Keys to Saying NO , with Safety By Mike Bundrant

The Key to Safely and Effectively Saying NO

By Mike Bundrant

Saying noThe key to saying NO safely and effectively is to stay emotionally connected to the other party.

For many of us, saying no means some pretty scary things. If you say no, you might fear that:

1. You will be rejected or ridiculed.
2. You will lose friends.
3. You will lose status.
4. You will be seen as a selfish person.
5. You will hurt others in some way.
6. You will be seen as self-righteous.
7. You will be seen as a sinner.
8. On and on…and on!

All of these fears have a basis in one simple issue:

Disconnection from others.

Why does saying “no, I can’t (or won’t) do that” have to cause a disconnection? No means no. It does not mean, “I want nothing to do with you ever again.” Saying no does not mean, “I am better than you” or “I am above the law.”

It just means no. That’s it.

If you need to say no, why not take extra steps to stay connected to the other party? Why not say something like:

I’d really like to help. I’m just not available so I hope you understand and that we’ll still be friends.

I don’t agree that we should do that, but I hope you understand how important you are to me. I just need to sit this one out.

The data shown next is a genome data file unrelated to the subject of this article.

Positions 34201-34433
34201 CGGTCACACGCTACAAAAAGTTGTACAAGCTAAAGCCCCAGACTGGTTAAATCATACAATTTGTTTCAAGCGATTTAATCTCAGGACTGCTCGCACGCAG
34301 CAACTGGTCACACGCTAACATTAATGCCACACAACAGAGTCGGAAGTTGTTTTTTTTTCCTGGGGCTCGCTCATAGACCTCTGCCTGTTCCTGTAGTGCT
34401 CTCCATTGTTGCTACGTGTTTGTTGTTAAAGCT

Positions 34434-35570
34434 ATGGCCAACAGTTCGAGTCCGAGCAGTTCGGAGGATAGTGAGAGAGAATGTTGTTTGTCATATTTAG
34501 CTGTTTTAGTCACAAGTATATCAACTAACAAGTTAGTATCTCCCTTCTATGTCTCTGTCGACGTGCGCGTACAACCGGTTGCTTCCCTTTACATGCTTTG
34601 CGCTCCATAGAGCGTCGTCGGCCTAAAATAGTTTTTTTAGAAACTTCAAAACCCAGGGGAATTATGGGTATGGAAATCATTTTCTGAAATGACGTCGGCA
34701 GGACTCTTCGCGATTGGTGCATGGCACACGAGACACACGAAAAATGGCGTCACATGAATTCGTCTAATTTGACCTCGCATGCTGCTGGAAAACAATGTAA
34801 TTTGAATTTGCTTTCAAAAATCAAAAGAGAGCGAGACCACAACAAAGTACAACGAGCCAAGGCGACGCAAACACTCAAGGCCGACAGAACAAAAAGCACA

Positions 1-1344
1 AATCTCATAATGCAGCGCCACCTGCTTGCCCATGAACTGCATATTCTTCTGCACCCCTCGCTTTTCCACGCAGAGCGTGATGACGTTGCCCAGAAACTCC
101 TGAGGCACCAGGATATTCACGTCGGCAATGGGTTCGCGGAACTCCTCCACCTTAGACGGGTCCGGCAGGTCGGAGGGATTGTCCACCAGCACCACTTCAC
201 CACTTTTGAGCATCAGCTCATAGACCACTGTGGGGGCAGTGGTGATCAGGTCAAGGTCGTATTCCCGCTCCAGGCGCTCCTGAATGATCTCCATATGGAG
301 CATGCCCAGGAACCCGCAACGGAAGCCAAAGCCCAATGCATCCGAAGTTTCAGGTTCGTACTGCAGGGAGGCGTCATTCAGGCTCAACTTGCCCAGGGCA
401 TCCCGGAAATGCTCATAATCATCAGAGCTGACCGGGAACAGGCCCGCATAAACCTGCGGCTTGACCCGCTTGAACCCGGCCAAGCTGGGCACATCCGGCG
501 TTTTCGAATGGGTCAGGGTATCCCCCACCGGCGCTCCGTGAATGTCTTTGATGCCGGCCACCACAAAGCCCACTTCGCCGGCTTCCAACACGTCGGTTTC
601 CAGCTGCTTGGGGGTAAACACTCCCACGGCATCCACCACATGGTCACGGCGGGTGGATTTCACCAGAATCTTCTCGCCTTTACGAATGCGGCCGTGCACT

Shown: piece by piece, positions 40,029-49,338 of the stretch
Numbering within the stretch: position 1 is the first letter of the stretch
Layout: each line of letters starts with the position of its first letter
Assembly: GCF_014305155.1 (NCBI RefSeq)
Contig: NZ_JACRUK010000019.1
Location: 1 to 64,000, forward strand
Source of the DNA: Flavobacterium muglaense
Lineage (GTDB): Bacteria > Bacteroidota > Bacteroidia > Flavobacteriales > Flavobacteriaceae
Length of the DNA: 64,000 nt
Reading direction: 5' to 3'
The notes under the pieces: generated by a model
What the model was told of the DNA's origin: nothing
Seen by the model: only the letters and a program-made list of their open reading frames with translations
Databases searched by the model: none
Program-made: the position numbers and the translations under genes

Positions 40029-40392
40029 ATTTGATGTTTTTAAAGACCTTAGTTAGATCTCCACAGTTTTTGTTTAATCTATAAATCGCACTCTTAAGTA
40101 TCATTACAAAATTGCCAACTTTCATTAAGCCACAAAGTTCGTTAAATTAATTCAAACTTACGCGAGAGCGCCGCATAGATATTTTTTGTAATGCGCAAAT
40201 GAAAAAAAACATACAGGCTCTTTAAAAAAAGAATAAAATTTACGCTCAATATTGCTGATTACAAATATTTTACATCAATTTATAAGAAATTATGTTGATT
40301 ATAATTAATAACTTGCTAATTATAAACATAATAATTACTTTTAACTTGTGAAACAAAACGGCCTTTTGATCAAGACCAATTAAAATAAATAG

I would love to come to your party, but am not available. I hope you understand. I’d hate to think something like this would come between us.

Deliver the no, but be sure to connect with others as people when you do. Preserving the connection, or doing everything you can do preserve it, protects the relationship. And it addresses the primary fear that comes along with saying no – disconnection.

Even when you do all you can to maintain the connection….

Sometimes people will be put out or offended when you say no. If the relationship is important to you, then go ahead and continue reconnecting! Send a text the next day wishing them well. Give them a call. Keep connecting. This should win them over, if they can be won at all.

People sometimes need time to recover from getting a no answer. Give them that time and they will come around soon. In other words, fear of the initial reaction to your no answer does not need to be a reason to say yes when you really should say no.

Giving into fear and saying yes when you really need to say no is a common form of self-sabotage. In the end, the ramifications of saying yes are often far worse than dealing with the results of just saying no. Yet. we tend to deceive ourselves about this, another sign of sneaky self-sabotage


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